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A brief, blustery storm blew across the Museum’s Arthur Ross Terrace Wednesday evening, taking with it most of the scalloped cardboard structure of a human-sized wasp nest under construction there since Monday. Three British TV hosts are to be filmed living in the nest this weekend as part of a new Nat Geo WILD series called “Live Like an Animal.”
The unexpected need to rebuild the nest or “envelope” provided an object lesson in actual wasp behavior.
“It is a fact that wasps repair the envelope if the damage to the nest is not too great, where ‘too great’ means something like the nest falls down,” says James M. Carpenter, entomologist and curator in the Museum’s Division of Invertebrate Zoology, who is working in consultation with the television crew. “I’ve done experiments in envelope removal in the field myself and seen it.”
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Blogging from west Kenya, William Harcourt-Smith, a research associate in the Division of Paleontology, is directing a 20-million-year-old paleontological site on two islands in Lake Victoria. One of these islands, Rusinga, is best known as the site of the discovery of the first fossils of Proconsul, an early ape. Harcourt-Smith’s multidisciplinary team includes physical anthropologists and geologists, and in addition to collecting fossils, researchers are trying to learn more about the evolutionary events and environmental conditions that may have influenced the emergence of Proconsul and other early ape lineages.
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Anyone dropping by the Ross Terrace during the day this week can witness the spectacle of three British TV hosts building and then living in a human-sized replica of a wasp’s nest. The feat will be filmed as part of a new series called “Live Like an Animal.”
Consulting with Nat Geo WILD crew is James M. Carpenter, entomologist and curator in the Museum’s Division of Invertebrate Zoology. In this video, Dr. Carpenter takes you behind the scenes of the Museum’s Hymenoptera collection which includes the world’s largest collection of wasp nests with more than 1,000 specimens as well as the 7.5 million-specimen gall wasp collection donated to the Museum in 1958 by the widow of Alfred C. Kinsey:
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“It was an exciting opportunity to modify these for educational purposes,” says Samara Rubinstein, manager of the Sackler Educational Laboratory and the coordinator of five part-time science educators who staff the Brain Bench. Included in the offerings, which are recommended for visitors ages 8 and up, are the popular “build-a-brain” puzzle, which piece by piece conveys the evolutionary path from the reptilian brain to the neocortex unique to humans; artist Devorah Sperber’s clever installation on the mechanics of sight in which a famous painting is rendered—and disguised by—colorful spools of thread; a pyramid stacking station that looks like child’s play but requires sophisticated planning; and a variety of computer games designed to sharpen basic brain functions like focus and memory.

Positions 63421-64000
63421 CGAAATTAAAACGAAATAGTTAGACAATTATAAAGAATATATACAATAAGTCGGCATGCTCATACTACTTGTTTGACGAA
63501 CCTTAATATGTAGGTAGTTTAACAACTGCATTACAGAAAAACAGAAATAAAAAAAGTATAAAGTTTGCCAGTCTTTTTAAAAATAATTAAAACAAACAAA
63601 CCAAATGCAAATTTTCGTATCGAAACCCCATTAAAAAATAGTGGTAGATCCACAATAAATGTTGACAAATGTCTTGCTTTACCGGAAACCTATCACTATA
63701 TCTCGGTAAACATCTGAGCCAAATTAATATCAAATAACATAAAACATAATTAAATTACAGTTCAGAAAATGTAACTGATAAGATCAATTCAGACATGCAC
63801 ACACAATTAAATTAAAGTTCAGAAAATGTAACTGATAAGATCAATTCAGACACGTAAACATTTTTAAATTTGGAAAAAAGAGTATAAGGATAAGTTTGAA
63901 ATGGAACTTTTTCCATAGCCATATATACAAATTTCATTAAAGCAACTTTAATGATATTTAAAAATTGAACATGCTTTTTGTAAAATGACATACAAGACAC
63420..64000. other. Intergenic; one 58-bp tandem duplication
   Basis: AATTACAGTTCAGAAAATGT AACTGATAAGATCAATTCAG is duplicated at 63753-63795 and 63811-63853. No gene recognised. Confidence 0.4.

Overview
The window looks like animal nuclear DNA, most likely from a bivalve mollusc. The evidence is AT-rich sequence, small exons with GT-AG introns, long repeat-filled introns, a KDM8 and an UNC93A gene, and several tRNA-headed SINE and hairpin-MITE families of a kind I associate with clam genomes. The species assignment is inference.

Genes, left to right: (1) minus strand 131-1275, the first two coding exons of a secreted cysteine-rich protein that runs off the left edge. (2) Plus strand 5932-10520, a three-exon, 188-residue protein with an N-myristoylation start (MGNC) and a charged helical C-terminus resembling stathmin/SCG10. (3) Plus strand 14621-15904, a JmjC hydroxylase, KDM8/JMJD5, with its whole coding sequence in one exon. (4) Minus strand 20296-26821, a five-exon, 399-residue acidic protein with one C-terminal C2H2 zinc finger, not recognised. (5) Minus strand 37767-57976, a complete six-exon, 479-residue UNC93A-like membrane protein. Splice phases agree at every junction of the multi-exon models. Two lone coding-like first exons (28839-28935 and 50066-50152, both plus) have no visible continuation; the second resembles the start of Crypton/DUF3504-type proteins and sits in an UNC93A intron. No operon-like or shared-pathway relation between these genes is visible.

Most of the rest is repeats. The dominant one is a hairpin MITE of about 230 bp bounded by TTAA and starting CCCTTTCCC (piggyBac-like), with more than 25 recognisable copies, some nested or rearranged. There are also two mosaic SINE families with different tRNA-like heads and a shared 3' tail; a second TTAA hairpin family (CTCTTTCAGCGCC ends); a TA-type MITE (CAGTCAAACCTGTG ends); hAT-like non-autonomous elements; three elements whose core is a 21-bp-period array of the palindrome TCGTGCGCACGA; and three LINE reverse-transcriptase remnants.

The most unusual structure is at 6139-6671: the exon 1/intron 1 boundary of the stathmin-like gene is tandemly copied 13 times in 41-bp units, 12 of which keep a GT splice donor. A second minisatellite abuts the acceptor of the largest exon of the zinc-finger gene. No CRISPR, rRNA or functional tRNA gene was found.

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Don’t miss this rare view of aspects of traditional Tibetan medicine in exquisite paintings from a set in the Museum’s collections, based on illustrations from the late 17th century. On view in the Audubon Gallery on the fourth floor, these hand-painted reproductions provide a unique and rich illustrated history of early medical knowledge and procedures in Tibet, as Laila Williamson, curator of Body and Spirit, explains in this video:
The 64 paintings on display are believed to be among only a handful of such sets in existence. Each of them was painstakingly reproduced by hand in the late 1990s by Romio Shrestha, a Nepalese artist, and his students, who followed the Tibetan tradition of copying older paintings, basing their work on two published sets of medical tangkas likely painted in the early 1900s that were copies of the original set. The originals were created in the late 1600s to illustrate the Blue Beryl, an important commentary on the classic Tibetan medical text, The Four Tantras.
The Blue Beryl was written by Sangye Gyatso, regent to the Fifth Dalai Lama, who commissioned the original paintings for use as teaching aids in the medical school he founded in Lhasa, Tibet. The causes, diagnostic techniques, and treatments of illness, as well as human anatomy, are represented in nearly 8,000 extraordinarily detailed images painted on canvas using vegetable and mineral dyes. The fate of the original paintings is unknown; Shrestha based his work on published sources.